Robizon Tsiklauri has good experience in nutritiology, clinical epidemiology and research’s, working during many years in relevant fields, and has made training programs for doctors, which was about problems in Nutritiology and clinical epidemiology issues. He is reading several lectures in High Medical University, attending many popular TV & Radio programs of educating population and Health workers in nutritiology. He is managing of postdoctoral educational programme of qualification at the Tbilisi State Medical University. In 2005-2007 he used to be temporary advisor of WHO (Europe regional office of Europe) in Food and Nutrition field.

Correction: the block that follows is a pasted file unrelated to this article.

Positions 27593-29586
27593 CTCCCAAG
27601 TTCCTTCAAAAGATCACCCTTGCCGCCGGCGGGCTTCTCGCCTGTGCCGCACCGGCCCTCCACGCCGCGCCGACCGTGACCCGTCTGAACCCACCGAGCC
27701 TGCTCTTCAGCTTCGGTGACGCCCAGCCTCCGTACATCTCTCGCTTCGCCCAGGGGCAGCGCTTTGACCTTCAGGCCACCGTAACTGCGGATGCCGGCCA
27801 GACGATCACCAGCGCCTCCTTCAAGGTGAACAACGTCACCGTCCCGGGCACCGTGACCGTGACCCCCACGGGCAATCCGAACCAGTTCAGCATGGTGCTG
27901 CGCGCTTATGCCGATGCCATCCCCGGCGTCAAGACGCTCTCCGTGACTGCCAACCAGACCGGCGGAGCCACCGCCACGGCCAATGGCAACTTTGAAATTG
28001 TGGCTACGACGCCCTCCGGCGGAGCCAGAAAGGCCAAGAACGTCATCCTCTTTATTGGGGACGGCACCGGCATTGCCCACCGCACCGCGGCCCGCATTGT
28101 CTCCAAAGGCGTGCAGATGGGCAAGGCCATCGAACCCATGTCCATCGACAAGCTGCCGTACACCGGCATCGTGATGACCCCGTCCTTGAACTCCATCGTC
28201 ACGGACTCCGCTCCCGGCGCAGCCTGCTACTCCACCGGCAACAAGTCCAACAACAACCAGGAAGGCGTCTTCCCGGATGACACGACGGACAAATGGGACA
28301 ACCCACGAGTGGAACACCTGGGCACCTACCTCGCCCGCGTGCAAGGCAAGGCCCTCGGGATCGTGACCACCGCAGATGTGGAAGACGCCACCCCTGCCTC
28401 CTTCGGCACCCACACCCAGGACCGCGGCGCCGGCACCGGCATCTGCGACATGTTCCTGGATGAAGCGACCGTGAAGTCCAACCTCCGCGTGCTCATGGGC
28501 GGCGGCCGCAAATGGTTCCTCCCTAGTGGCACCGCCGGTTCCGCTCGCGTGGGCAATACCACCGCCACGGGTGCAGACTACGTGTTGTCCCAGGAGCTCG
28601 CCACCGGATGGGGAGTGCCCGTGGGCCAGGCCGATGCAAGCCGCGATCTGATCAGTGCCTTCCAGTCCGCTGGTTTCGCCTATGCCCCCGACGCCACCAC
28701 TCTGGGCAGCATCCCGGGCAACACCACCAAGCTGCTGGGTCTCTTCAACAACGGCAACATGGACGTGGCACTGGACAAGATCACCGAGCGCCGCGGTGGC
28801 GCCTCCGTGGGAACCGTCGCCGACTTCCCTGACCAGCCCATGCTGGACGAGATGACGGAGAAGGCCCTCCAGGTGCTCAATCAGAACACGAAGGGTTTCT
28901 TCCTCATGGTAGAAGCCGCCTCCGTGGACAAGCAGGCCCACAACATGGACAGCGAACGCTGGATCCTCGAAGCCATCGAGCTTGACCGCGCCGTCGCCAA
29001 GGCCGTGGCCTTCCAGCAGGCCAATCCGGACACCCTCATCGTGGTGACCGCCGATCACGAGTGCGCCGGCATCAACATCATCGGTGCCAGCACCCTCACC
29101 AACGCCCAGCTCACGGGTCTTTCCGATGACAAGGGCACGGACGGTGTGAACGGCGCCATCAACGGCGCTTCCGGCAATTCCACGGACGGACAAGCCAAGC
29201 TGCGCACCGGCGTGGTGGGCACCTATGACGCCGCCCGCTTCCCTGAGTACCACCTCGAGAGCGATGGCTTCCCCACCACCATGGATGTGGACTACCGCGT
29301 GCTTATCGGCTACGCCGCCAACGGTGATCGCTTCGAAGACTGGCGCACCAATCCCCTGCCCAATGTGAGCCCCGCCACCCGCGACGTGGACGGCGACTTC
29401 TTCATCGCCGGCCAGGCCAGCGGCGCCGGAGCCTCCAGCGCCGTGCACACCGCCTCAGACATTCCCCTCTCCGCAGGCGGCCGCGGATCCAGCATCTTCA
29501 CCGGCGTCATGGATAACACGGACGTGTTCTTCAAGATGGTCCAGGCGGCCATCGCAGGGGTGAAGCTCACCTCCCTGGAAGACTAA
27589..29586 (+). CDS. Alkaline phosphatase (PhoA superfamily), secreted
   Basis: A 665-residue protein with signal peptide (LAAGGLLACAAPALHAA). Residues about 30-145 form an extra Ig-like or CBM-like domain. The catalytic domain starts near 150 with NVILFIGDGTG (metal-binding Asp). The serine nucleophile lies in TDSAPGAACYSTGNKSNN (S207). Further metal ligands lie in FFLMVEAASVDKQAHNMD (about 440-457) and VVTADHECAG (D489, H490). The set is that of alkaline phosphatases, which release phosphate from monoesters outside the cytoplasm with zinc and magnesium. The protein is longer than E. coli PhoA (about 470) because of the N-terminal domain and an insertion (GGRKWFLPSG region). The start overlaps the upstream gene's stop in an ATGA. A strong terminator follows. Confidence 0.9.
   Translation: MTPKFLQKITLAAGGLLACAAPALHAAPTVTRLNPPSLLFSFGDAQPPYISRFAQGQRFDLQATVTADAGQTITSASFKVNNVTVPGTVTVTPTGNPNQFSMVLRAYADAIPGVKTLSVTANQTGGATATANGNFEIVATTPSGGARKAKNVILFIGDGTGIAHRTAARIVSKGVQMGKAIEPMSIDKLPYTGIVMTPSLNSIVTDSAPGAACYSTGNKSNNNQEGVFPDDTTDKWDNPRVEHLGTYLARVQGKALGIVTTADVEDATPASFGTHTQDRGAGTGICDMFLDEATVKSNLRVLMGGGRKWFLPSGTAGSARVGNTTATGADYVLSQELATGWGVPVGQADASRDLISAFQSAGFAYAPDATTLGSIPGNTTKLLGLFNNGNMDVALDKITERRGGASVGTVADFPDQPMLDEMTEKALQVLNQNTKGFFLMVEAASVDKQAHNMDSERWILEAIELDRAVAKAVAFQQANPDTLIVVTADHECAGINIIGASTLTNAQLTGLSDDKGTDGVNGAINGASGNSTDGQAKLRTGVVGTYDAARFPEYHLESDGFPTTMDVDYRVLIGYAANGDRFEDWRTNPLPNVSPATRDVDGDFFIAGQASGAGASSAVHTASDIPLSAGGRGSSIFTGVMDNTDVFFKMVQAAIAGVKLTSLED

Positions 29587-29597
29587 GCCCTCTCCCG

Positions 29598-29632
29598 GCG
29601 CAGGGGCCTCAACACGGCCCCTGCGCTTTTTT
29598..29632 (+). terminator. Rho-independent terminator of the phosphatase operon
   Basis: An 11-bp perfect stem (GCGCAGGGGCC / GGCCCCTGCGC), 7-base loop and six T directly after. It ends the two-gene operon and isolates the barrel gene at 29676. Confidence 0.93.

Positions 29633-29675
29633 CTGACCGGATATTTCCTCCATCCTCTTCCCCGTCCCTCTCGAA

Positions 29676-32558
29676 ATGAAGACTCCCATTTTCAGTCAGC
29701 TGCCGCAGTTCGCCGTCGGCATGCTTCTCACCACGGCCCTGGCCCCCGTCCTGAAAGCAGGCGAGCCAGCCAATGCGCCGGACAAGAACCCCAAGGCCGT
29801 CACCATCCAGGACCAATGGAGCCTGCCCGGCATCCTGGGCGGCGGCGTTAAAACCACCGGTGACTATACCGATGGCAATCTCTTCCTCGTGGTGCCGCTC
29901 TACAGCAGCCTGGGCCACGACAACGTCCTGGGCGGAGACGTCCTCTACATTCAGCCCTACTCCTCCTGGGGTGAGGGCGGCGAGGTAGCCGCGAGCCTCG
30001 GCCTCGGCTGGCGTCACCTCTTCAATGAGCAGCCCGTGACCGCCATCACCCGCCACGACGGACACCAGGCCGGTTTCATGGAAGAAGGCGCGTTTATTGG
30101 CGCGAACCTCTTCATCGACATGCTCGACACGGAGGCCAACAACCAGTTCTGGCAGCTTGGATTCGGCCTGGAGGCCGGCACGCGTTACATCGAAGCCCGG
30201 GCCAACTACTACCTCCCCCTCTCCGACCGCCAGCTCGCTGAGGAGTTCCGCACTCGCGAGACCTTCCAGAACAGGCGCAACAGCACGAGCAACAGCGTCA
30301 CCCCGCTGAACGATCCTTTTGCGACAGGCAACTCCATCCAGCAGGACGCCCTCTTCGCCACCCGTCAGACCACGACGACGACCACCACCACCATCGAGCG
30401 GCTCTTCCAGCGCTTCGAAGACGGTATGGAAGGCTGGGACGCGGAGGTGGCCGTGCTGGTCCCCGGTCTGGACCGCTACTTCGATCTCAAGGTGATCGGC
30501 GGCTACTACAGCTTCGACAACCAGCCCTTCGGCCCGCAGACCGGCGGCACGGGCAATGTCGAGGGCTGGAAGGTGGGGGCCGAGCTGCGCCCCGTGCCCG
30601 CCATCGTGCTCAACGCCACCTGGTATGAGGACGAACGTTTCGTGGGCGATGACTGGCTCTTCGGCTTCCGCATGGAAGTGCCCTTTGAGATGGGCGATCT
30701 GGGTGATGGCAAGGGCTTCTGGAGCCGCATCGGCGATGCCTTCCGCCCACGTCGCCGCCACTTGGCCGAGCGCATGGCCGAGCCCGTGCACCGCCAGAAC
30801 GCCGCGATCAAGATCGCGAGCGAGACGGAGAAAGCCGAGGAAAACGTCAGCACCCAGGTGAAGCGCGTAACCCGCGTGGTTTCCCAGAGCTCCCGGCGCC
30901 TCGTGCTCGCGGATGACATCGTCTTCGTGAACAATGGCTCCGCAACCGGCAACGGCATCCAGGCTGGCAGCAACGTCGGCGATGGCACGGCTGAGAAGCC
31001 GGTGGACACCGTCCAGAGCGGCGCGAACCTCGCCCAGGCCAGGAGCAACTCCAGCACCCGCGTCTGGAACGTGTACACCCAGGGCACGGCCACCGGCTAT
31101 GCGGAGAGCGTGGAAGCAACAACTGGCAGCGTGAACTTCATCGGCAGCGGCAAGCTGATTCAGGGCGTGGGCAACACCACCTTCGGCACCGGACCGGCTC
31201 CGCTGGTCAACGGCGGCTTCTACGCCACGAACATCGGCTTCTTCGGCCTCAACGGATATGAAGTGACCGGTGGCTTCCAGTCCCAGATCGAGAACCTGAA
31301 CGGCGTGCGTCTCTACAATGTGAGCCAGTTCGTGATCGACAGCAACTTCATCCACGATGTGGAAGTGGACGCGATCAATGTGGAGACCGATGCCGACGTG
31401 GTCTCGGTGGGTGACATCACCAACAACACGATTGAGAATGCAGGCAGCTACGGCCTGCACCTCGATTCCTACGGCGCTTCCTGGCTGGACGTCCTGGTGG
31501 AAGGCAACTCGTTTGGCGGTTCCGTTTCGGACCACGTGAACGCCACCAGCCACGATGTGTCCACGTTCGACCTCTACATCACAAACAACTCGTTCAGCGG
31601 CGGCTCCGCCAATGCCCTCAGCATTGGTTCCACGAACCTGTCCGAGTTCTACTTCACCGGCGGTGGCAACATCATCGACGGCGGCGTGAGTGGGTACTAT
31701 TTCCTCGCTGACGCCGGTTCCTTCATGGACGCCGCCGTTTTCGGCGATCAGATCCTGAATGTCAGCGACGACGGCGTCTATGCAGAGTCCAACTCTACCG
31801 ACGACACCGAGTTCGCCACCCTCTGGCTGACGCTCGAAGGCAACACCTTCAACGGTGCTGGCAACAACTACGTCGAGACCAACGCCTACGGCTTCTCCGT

Statement of the Problem: Several assessments of nutritional status have been done in the recent past in Georgia, but they do not contribute substantially to the estimation of nationwide prevalence rates of nutritional outcomes. In fact, until 2015 there was not any effective surveillance system in Georgia, which could provide with reliable data for developing national strategy of micronutrient deficiency elimination and improving the nutritional status of population. Methodology & Theoretical Orientation: With the support of US CDC, in 2015, NCDC of Georgia launched collaborative project - “strengthening of micronutrient deficiency surveillance in Georgia”. For nutrition surveillance system (GNMSS) had been used sentinel surveillance approach, selecting 4 regions and 8 sentinels (2 sentinels in each region/children and pregnant health facilities). Iron deficiency was studded in pregnant and 12-23 months old children (toddlers) and folate deficiency in pregnant. Iron deficiency was measured using ferritin concentration in plasma with cut-off points of <12 µg/l in toddlers, and <15 µg/l in pregnant. Below 3.0 ng/ml was considered as a cut-off point of Folate (in plasma) deficiency in pregnant (1st trimester). Findings: The study showed 6.3% prevalence of anemia in 1680 pregnant enrolled in study. Blood testing of 243 pregnant resulted in 67.4% of Iron deficiency, and 31% prevalence of folate deficiency. The study in toddlers showed 33.7% prevalence of anemia in 516 children, and 84.4% prevalence of iron deficiency in 238 children. Severe anemia cases were not identified, not in toddlers and not in pregnant women. Conclusion & Significance: According to the results of the project, Georgia has the problems with iron deficiency in children and folate deficiency in pregnant, which means, that additional nutritional intervention is necessary for combating the deficiencies, effectively (food fortification, etc).